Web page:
Now you don’t see the prosecutor, now you do
Although I’ve never met the man (that I can recall), I can’t tell you how grateful I am to Dave Stevens.
Stevens provided an invaluable service the other day by jogging my memory banks.
It happened when he announced his intent to run against his boss, Spokane County Prosecutor Steve Tucker, in the August primary.
“Oh, that’s right,” I said to myself after digesting the news.
“We DO have a county prosecutor named Steve Tucker.”
Hey, I’m probably not the only one in the community to suffer a Steve Tucker brain lapse.
I dare you. Name a public official around here who keeps a lower profile.
Tucker makes the stealth bomber look like a parade of raucous, celebratory New Orleans Saints fans.
Elvis has been seen more in the last 10 years than Steve Tucker.
If Tucker were a groundhog we’d never know if we were in for six more weeks of winter.
There’d be no coaxing Punxsutawney Steve out of his hole so he could see his shadow.
I’m not saying Tucker is the Invisible Man. A team of courthouse ghost hunters once claimed to sense his mustachioed eerie presence.
In declaring his candidacy, Stevens said of Tucker: “Until I came here, I’d never seen a total lack of leadership.”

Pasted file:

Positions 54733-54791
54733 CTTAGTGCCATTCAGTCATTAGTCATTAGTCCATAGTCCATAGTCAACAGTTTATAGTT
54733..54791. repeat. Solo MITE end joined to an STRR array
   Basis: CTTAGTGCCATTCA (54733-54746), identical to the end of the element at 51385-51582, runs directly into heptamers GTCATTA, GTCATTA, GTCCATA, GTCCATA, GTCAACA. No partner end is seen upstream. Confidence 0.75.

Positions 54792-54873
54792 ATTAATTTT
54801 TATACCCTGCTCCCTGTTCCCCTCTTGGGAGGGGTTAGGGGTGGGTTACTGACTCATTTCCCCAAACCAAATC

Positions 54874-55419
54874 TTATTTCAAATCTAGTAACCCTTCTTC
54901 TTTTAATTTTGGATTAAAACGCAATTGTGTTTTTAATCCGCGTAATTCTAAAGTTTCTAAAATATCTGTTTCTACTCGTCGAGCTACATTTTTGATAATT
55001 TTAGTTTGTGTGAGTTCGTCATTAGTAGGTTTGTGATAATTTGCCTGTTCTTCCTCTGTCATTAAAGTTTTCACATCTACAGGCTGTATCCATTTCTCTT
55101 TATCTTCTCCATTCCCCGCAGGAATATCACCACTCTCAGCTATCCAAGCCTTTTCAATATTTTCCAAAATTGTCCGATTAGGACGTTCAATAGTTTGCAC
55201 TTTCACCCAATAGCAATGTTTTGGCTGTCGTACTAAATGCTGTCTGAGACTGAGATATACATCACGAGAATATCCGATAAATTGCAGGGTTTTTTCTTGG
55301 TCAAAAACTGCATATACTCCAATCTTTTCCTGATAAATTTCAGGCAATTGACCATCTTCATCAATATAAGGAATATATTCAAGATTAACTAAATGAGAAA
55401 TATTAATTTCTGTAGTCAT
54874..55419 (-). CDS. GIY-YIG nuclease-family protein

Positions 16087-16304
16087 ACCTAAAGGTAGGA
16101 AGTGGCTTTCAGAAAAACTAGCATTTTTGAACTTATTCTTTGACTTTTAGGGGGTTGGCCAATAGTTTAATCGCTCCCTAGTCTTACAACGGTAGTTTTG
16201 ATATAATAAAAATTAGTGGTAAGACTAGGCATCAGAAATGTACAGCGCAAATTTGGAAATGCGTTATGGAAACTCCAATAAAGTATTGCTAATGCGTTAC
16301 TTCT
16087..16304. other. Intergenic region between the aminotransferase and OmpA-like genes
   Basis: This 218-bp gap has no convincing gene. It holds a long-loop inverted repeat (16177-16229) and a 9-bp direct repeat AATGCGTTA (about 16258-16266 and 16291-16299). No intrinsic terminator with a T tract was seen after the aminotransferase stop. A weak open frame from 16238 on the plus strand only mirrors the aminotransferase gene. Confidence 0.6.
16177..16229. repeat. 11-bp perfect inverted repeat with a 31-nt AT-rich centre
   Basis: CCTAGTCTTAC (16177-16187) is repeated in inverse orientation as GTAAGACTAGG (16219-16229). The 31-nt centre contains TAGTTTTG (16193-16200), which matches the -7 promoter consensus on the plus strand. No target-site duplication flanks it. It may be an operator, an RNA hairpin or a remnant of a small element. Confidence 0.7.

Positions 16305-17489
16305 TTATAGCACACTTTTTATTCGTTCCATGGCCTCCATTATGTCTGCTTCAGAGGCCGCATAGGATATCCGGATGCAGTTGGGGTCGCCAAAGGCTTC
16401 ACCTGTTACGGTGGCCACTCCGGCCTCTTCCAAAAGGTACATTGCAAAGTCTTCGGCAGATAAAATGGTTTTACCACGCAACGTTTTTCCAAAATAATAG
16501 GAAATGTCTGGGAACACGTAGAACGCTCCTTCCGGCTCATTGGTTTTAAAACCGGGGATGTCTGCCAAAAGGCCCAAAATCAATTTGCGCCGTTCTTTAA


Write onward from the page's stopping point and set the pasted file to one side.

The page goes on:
Stevens went on to add that, “There needs to be a determined leader, not an absent administrator.”
That’s where Stevens is dead wrong.
Tucker is plenty determined to use the hibernating bear as his office management role model.
Just a day after Stevens launched his attack, however, Tucker placed the deputy prosecutor on paid leave with possible disciplinary consequences.
The move was extraordinary since decisiveness is not one of the prosecutor’s strong suits.
Tucker’s the kind of guy who would take three hours to order lunch off the McDonald’s dollar menu.
But this wasn’t the first time Tucker has dealt swiftly with political enemies.
After his first election win in 1998, Tucker immediately fired five workers in the prosecutor’s office.
Included among the fallen was a supervisor who had suspended Tucker when he was a deputy prosecutor for performance issues like regularly not showing up for meetings.
But in Tucker’s defense, you can’t lower your handicap by wasting time at meetings.
I know. Over the years there have been a lot of rumors and jokes about how much time the prosecutor spends on golf.
But is Tucker really that wild about golf?
You be the judge:
Stevens, a Republican, has been endorsed by the GOP.
Tucker, also a Republican, hopes to be endorsed by the PGA.
The big question is whether Tucker will fire Stevens.
The prosecutor is on record saying, “I don’t think the public should be paying somebody to run against his boss.”
Far be it from me to give political advice.
But I think it’s in Tucker’s best interest to keep Stevens on the payroll.
What with all the nice weather we’re having, the prosecutor’s going to need a caddy.
Doug Clark is a columnist for The Spokesman-Review. He can be reached at (509) 459-5432 or by e-mail at firstname.lastname@example.org.